Cleaning your bathrooms, kitchen, floors, windows, and walls with bleach will not only kill the germs and bacteria in your home, but it will also kill mold and mites. If you are sure that the bleach won’t discolor your belongings, then use if on everything you can. Clorox even makes a cleaner that has bleach in it that is safe enough to use in the refrigerator or on children’s high chairs. Anywhere in your house where moisture can build up is a target place for mold to grow. so keep those places especially cleaned with bleach.

5. Change your Sheets

Change your sheets and mattress pad as often as you can and wash the soiled in hot water with a small amount of bleach. Make sure you buy synthetic pillows, because you can wash them in hot water with bleach. Bleach and hot water will kill the dust mites (as stated above) and it will make sure you will have a breathable night. Covering your mattress in plastic will also help keep the mites out.

6. Get Rid of the Old Carpet

Putting hardwood floors down in your home in place of your old carpet will do wonders on reducing the amount of allergens in your home. Carpet holds dust, mold, pet dander, mites, pollen, you name it, its in your carpet. Most of the time vacuuming doesn’t suck it all up. If you must have rugs, then purchase throw rugs that can easily fit into your washing machine. Make sure you wash them in the hottest temperature setting to kill the mites.

7. Keep Pets well Groomed

Pets, especially dogs and cats, have pet dander which many of us are allergic to. Pets shed their dander daily and it circulates throughout your home. If getting rid of your pets is not an option, (in many cases it is not an option) then make sure that your pets are bathed and groomed properly. This will eliminate the amount of dander they will shed.

Eliminating the source of your allergies will reduce the amount of allergy medications you will need to take. Sure, taking the medication may be an easier alternative, but if you remove the allergens from your home you won’t need to mask your symptoms with pills. All in all, you will be healthier and your home will be free of whats making you feel awful. Just keep your eyes on the much larger prize: no allergies!!!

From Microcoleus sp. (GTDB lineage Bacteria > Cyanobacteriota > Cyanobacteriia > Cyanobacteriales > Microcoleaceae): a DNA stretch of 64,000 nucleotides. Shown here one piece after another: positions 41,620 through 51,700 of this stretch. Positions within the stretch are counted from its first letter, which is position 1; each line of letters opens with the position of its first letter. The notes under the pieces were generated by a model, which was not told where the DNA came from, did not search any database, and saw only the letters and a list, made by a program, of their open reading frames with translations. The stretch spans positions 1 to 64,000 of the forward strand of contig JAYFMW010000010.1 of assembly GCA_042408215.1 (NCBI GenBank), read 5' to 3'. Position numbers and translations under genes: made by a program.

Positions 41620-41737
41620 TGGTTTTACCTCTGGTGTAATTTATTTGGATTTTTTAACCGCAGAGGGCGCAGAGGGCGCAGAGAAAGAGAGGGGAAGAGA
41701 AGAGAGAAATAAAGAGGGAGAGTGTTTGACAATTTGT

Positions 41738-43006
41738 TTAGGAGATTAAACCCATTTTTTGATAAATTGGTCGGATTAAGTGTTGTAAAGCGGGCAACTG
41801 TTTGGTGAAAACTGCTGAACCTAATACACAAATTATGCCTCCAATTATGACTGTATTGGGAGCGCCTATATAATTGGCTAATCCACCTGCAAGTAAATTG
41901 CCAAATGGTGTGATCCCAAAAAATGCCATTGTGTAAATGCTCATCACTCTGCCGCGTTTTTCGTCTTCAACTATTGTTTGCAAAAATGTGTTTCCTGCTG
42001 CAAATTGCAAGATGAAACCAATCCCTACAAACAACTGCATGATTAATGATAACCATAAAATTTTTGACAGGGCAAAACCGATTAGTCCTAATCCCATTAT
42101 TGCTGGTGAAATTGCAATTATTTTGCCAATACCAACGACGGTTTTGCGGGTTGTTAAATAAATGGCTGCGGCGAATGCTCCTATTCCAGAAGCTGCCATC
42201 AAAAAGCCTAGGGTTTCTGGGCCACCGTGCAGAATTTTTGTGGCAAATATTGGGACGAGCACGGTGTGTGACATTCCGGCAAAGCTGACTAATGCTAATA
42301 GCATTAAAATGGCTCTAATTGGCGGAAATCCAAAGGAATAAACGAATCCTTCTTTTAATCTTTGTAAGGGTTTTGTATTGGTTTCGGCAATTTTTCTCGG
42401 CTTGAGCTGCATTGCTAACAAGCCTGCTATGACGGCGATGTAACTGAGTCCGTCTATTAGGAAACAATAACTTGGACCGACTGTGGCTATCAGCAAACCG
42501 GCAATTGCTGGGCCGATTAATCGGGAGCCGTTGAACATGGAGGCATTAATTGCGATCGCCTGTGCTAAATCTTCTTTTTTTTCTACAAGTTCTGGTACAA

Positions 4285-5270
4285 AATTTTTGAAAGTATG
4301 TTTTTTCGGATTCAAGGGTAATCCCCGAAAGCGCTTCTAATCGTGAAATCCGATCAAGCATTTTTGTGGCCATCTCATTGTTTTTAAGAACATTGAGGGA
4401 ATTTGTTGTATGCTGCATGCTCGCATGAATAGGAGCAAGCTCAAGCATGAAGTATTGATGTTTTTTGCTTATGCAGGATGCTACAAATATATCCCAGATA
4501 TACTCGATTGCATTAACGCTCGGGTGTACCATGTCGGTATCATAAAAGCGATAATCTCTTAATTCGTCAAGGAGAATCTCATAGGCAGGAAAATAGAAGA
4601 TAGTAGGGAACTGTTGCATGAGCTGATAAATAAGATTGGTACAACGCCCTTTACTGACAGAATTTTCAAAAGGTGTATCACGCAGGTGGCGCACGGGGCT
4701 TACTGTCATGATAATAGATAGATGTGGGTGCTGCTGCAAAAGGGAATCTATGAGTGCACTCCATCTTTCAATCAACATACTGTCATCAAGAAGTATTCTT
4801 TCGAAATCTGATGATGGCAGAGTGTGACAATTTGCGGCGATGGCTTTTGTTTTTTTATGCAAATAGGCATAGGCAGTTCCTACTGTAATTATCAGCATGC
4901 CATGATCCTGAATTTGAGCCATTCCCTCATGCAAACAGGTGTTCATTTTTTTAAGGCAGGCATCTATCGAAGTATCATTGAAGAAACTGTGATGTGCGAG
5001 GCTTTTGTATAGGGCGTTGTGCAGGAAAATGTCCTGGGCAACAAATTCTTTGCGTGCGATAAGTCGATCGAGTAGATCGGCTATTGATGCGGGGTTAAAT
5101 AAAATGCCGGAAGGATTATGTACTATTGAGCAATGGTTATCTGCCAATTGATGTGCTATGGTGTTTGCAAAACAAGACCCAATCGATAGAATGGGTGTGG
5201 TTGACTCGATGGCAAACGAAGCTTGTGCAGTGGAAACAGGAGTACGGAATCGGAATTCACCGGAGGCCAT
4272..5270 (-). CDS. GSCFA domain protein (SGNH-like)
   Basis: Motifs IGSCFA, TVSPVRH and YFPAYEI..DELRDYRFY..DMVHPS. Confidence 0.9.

Family Recipes Offer A Slice Of Life For Allergy Sufferers

We’ve all heard about walking in somebody else’s shoes to understand them better. Though we can never truly experience the life of a person afflicted with severe allergies, those of us without any can sure try. Dismissing someone’s allergies for the sake of simplicity is all too tempting. The fact is that if someone you love or respect has allergies, the best way to cope with it is to put yourself – as best you can – in his or her shoes.

There is no doubt this rule is always put to the test. My wife and I enjoy going out for dinner. How we go about planning or choosing a restaurant is different than most. First off, my wife Jennifer is allergic to an armada of assorted foods. Some examples include flour, wheat, eggs, nuts, potatoes, dairy, seafood, and corn. “The worse thing about my allergies is that I have already tried these foods before and I know what I’m missing,” she once told me. How the allergies arrived remains a mystery. It all comes down to the usual debate about environment or genetics. None have sufficiently given her some comfort.

What makes ordering off a menu so difficult is that some of these foods or ingredients are essentials in many cooking recipes. For example, it’s not enough for her to ask if any of the foods have come into contact with nuts. She needs to know exactly how all foods are prepared, and this can often feel like a heavy chore. No matter how diligent we are, we can never be sure. We put our trust in strangers and that leaves a hint of worry.